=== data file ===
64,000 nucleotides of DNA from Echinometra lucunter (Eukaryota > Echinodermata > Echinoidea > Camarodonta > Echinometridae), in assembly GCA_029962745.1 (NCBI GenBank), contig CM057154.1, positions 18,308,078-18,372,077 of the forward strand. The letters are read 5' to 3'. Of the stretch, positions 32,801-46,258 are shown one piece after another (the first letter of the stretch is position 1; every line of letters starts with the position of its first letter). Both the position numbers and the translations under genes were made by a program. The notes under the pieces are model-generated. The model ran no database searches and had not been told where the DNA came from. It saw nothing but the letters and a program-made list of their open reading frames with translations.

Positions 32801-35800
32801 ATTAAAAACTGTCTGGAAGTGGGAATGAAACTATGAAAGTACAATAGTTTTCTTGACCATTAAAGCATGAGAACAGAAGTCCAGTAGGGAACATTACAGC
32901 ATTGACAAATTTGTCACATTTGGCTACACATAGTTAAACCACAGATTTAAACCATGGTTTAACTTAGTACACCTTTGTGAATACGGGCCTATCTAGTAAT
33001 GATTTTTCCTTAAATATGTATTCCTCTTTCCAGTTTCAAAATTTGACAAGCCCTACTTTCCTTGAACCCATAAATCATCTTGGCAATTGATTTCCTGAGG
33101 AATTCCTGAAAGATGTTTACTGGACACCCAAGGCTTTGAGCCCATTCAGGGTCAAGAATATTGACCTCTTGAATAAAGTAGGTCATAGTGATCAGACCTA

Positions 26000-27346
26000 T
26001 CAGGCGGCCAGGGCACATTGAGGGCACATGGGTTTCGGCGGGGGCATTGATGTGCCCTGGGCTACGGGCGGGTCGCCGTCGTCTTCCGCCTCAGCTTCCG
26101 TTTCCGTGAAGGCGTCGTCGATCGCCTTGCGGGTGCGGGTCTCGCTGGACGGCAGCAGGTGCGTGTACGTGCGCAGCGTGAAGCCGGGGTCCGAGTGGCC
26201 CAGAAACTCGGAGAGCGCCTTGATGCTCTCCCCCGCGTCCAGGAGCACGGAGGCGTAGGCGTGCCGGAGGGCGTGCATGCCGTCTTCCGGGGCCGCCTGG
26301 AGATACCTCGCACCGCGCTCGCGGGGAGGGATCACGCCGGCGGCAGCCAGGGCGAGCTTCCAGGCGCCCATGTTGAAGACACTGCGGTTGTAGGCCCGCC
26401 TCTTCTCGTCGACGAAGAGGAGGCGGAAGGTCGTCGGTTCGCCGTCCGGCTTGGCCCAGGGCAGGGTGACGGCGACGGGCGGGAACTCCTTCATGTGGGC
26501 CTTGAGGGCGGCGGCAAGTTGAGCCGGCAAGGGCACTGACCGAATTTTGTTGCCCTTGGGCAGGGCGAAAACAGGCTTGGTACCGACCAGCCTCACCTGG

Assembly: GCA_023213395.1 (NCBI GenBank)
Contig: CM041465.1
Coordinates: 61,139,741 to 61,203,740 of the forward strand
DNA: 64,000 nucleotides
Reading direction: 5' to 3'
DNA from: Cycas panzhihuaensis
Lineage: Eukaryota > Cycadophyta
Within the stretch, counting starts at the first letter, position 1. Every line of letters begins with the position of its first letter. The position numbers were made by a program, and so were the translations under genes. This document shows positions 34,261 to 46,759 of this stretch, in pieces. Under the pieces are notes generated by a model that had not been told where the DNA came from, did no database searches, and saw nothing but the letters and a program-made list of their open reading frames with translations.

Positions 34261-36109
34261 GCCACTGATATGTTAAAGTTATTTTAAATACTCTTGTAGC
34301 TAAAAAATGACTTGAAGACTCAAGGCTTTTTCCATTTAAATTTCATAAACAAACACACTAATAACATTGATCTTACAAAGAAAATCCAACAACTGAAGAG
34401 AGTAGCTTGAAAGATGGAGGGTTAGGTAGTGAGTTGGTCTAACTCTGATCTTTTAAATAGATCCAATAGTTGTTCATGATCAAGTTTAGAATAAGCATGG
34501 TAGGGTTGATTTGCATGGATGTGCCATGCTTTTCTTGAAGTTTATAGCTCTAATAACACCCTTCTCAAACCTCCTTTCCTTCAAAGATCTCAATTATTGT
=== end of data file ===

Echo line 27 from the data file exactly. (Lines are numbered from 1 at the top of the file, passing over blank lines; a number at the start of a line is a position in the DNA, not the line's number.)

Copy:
34501 TAGGGTTGATTTGCATGGATGTGCCATGCTTTTCTTGAAGTTTATAGCTCTAATAACACCCTTCTCAAACCTCCTTTCCTTCAAAGATCTCAATTATTGT